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Please help with physics question

  1. Apr 13, 2007 #1
    Please help with physics question!!

    I have been set a question to answer, although i do not know where to start, could anyone help or give me a starting poing please?

    A swing bridge of mass 6500 kg has to be turned through an angle of 92 degrees in 148 seconds. The first 52 seconds is a period of uniform angular acceleration, the subsequent 30 seconds is a period of uniform velocity and the third period of uniform angular retardation. Find the maximum angular velocity, the acceleration and retardation. If the radius of gyration of the bridge is 7.794 kgm², determine the torques required to start and stop the bridge moving.
  2. jcsd
  3. Apr 13, 2007 #2


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    I'd start by drawing a picture and make notes of what's happening at the different stages.
  4. Apr 13, 2007 #3
    I am assuming that the bridge swings horizontally, and that what you call the radius of gyration is what most call the "moment of inertia". Before going further, some of your numbers look suspicious. If the mass is 6500kg, how can the moment of inertia be only 7.794 kgm^2 ? (seems too small) . As J77 suggests, make a plot of angular velocity versus time and note the three different regions of angular acceleration. Label the value of acceleration in each, and set up an equation that sums the amount of rotation that occurs during each of these three periods. Based on the constraint that a total of 92 degree of rotation must occur in 148 seconds you can solve for the initial angular acceleration. The deceleration in the 3rd period of time can be stated in terms of the initial acceleration. You are going to have to do a fair bit of manipulation of the angular kinematic equations to arrive at a solution for intial acceleration, but it will work. Once you have that, finding torque only requires the use of Newton's 2nd law (for rotations). And finally, dont forget to do all this in radians, not degrees.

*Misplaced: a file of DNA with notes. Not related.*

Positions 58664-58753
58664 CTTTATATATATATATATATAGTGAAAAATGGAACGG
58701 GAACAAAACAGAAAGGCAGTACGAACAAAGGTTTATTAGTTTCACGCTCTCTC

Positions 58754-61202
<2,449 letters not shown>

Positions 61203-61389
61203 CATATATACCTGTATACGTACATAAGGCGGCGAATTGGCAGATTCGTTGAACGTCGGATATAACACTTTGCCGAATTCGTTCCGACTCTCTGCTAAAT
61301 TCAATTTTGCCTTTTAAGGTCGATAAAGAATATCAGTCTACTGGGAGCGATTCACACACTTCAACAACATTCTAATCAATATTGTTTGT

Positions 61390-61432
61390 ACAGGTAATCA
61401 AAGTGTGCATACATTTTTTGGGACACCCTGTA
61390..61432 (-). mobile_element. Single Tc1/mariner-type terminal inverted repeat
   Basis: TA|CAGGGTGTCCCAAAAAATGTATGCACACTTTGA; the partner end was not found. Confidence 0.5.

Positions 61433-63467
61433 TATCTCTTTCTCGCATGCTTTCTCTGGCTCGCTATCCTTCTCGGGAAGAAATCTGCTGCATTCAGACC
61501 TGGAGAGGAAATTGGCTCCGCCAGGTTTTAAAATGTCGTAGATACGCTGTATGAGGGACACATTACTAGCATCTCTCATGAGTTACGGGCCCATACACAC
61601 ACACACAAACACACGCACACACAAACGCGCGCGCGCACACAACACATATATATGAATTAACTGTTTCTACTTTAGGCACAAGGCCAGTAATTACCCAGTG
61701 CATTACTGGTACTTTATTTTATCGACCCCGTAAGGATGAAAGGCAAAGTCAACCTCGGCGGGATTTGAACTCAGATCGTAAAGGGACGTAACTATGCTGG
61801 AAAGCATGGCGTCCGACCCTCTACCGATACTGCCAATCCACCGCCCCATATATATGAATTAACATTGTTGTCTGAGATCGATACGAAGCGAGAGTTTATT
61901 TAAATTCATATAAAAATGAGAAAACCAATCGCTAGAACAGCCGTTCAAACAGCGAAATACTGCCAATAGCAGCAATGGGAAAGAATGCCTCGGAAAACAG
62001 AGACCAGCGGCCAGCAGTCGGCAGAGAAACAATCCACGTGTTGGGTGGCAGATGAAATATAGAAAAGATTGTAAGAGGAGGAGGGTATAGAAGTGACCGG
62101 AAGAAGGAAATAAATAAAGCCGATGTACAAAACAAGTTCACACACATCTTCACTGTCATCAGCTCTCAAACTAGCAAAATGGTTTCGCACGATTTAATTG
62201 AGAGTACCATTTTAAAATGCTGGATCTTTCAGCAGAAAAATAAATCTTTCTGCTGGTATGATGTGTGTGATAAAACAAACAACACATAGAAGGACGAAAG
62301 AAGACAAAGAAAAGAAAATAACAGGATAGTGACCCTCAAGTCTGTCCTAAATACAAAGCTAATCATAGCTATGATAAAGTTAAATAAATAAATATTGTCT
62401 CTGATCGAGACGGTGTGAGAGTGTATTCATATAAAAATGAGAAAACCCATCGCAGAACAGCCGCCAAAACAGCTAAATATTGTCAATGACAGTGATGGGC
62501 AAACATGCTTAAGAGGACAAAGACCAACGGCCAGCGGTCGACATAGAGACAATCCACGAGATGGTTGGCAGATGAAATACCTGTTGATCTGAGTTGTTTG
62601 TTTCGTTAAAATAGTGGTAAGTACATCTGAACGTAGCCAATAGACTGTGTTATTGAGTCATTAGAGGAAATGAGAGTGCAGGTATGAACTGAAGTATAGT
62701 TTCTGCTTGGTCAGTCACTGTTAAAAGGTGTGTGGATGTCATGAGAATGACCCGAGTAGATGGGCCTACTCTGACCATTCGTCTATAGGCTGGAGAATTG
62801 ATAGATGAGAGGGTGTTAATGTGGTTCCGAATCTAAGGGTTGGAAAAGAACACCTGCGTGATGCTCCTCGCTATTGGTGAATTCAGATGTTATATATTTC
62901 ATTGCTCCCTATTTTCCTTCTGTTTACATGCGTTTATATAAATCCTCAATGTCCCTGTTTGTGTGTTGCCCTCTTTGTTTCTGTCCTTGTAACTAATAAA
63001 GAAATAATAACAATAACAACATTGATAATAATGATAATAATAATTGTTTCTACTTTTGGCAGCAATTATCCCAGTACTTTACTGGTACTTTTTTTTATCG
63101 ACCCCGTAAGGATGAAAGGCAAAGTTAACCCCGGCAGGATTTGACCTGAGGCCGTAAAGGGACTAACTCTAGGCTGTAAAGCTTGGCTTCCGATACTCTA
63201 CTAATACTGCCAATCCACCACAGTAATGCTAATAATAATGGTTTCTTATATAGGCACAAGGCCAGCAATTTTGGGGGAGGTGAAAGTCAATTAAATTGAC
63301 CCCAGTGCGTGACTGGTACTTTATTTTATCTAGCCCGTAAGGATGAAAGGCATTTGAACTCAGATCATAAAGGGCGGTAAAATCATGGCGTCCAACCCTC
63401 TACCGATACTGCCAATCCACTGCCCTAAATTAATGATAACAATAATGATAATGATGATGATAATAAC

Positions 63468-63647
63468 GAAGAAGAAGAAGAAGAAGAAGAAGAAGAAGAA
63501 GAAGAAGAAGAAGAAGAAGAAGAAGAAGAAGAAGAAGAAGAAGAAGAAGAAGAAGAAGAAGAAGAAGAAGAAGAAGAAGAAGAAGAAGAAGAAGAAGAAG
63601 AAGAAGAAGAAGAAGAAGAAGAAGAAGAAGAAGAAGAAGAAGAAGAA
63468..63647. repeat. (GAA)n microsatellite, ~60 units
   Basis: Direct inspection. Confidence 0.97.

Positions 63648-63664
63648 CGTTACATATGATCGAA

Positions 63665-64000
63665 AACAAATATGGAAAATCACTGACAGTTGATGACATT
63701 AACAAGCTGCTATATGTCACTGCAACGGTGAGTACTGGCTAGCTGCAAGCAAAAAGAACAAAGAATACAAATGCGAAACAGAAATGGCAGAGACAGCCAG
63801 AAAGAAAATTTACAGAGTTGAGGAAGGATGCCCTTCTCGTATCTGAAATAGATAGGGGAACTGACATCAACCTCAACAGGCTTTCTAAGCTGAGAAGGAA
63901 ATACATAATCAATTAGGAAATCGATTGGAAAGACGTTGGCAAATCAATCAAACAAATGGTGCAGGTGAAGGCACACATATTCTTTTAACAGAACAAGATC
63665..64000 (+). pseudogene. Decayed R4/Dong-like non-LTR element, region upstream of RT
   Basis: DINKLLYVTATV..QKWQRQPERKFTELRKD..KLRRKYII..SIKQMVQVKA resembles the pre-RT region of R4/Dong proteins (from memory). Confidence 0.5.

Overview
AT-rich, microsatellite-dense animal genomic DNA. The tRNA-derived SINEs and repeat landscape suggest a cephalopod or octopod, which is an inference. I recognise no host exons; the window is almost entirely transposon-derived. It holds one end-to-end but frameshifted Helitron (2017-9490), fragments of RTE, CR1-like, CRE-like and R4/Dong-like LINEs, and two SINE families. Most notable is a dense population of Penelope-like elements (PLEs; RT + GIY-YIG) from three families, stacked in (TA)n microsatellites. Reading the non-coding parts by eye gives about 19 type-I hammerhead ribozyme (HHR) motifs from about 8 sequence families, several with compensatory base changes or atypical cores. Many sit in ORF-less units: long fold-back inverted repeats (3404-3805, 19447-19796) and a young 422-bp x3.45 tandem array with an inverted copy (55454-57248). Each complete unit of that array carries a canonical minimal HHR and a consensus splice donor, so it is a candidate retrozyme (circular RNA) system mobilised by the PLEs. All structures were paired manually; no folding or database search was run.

5. Apr 13, 2007 #4
    Its a tough one for me as the college lecturer only seems to hand out notes and never goes through examples with the class. This is making it hard, trying to learn the subject from books and internet pages.

    I appreciate the help from you both, more help or suggestions are more than welcome!

    Cheers guys
  6. Apr 13, 2007 #5
    Use the rotational kinematic equations to determine the amount of rotation in each of the three constant acceleration sections of the motion (acc. is zero in the middle one). You will have to come up with values (or expressions) for the initial and final rotational velocities in each case. In certain cases the initial velocity of one section will be the final velocity of the previous one. Once you have these three expressions, sum them since that sum must equal 92 degree (in radians). Good luck
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